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Postby aukepalmhof » Mon Dec 02, 2019 7:40 pm

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The lure of gold is universal, and the mass fever which it produced in the 1850s had a considerable effect on the development and the destinies of the newly settled countries of the Southern Hemisphere. The first discoveries of gold in New Zealand were made in 1852, but gold mining did not become of prime importance until 1861 when Gabriel Read discovered in Otago an alluvial field of great richness. This became known as Gabriel's Gully. Gold was found later in Westland.
Source: New Zealand Post website.

Bucket dredges in New Zealand.
In 1868 the bucket dredge was developed. A series of buckets on a long chain continuously dug up gravel. Originally these were powered by wheels turned by the river’s current. In 1881 the first steam-powered dredges were used on the Clutha River, and electric-powered dredges arrived in 1890. These could also be used in ponds away from the main river channel, allowing old river channels to be worked.
In 1888, the Chinese businessman Charles Sew Hoy of Dunedin ordered a steam-powered bucket dredge to be built in a Dunedin foundry. It had a string of buckets on a ladder that could be lowered to the river bed and onto river flats on the shore. It was immediately successful on the lower Shotover River. This is considered to be the prototype for the New Zealand style of dredge. Gradually this design and variations of it proved to be adept at removing gold from river beds or artificial ponds on river flats. By the 1890s Dunedin was at the forefront of gold-dredge design and it was not long before New Zealand-style dredges were being successfully used overseas.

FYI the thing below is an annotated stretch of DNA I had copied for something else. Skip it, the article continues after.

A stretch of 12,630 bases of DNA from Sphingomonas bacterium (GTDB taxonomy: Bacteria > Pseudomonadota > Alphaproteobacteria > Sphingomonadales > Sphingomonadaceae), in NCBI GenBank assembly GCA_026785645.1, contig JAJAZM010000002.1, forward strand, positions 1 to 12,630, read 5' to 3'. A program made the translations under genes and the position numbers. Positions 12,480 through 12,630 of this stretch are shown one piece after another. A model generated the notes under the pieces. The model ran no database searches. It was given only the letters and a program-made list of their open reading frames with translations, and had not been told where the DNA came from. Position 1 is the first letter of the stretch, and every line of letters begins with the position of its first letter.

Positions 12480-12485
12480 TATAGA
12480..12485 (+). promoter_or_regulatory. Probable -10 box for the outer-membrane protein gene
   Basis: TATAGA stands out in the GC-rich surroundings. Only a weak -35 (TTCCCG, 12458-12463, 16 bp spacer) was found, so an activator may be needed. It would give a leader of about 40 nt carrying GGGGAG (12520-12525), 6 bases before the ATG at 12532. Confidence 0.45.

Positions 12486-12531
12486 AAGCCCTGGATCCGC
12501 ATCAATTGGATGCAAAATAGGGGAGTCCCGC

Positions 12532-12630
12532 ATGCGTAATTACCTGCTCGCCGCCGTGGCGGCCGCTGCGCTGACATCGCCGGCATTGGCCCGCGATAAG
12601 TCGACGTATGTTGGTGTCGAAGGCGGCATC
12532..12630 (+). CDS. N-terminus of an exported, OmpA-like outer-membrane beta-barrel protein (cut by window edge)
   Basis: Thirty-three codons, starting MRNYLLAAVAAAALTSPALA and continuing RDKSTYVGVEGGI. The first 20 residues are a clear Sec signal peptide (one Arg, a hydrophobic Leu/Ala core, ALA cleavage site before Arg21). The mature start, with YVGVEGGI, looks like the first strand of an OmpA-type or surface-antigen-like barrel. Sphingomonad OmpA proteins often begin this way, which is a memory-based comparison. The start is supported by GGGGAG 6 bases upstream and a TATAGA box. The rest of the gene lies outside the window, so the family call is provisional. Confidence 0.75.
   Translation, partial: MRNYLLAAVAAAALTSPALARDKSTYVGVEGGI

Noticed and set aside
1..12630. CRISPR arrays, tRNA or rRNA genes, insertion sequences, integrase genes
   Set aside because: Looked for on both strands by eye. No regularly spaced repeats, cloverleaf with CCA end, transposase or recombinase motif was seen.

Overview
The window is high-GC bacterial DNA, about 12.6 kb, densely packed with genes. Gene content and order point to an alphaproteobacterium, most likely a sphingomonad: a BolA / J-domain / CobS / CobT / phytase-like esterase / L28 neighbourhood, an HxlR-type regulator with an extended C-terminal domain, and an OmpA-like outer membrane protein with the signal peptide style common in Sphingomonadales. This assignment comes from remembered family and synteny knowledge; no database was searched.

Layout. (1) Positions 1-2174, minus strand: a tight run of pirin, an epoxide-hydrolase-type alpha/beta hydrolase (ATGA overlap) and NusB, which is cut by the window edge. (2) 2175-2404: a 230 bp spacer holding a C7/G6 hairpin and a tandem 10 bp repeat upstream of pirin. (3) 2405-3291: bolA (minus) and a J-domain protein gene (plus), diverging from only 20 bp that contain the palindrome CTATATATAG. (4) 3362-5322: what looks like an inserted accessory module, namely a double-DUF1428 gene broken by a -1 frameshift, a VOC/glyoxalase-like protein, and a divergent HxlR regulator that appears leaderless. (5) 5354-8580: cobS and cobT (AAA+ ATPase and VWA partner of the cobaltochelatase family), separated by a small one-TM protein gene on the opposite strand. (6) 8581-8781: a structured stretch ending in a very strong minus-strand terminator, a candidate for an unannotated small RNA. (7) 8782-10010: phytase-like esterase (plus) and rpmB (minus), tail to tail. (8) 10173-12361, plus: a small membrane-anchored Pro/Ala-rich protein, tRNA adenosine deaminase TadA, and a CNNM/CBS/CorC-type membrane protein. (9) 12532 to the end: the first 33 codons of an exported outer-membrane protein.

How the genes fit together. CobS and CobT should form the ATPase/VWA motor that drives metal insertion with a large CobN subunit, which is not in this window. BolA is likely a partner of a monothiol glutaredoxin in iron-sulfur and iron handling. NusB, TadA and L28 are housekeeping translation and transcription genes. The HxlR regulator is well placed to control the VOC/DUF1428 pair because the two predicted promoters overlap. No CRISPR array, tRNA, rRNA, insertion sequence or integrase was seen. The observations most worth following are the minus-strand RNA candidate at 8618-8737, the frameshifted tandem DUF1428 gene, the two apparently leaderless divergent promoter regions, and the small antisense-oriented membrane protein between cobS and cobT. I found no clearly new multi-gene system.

Boom years
Over the next 20 years, hundreds of dredges recovered tens of thousands of ounces of gold from the beds of Otago’s rivers and old river channels. A dredging boom that reached its zenith about 1900 was characterized by the use of many small dredges. In 1900 there were 228 dredges working in Otago and Southland. By contrast, a second boom in the 1930s and 1940s saw a few large, powerful dredges.
Dredging created unique local landscapes such as the Earnscleugh tailings near Alexandra. Essentially they are piles of stones – in Otago’s dry climate, vegetation has not covered them.

West Coast dredging
Dredges worked the West Coast in lesser numbers – an estimated 150 dredges mined there. It was, however, where they remained in use the longest. From 1956 the KANIERE, a large bucket dredge that employed 38 men, worked the Taramakau valley before moving to the Grey River, where it dug up gravels near Blackball and Ngahere. The Grey River dredge, New Zealand’s last big dredge operation, won its last gold in 2004.
When the dredge was not more used, most were dismantled and shipped to Malaysia, where she was used in the tin mining.
New Zealand 1940 9d sg624, scott?
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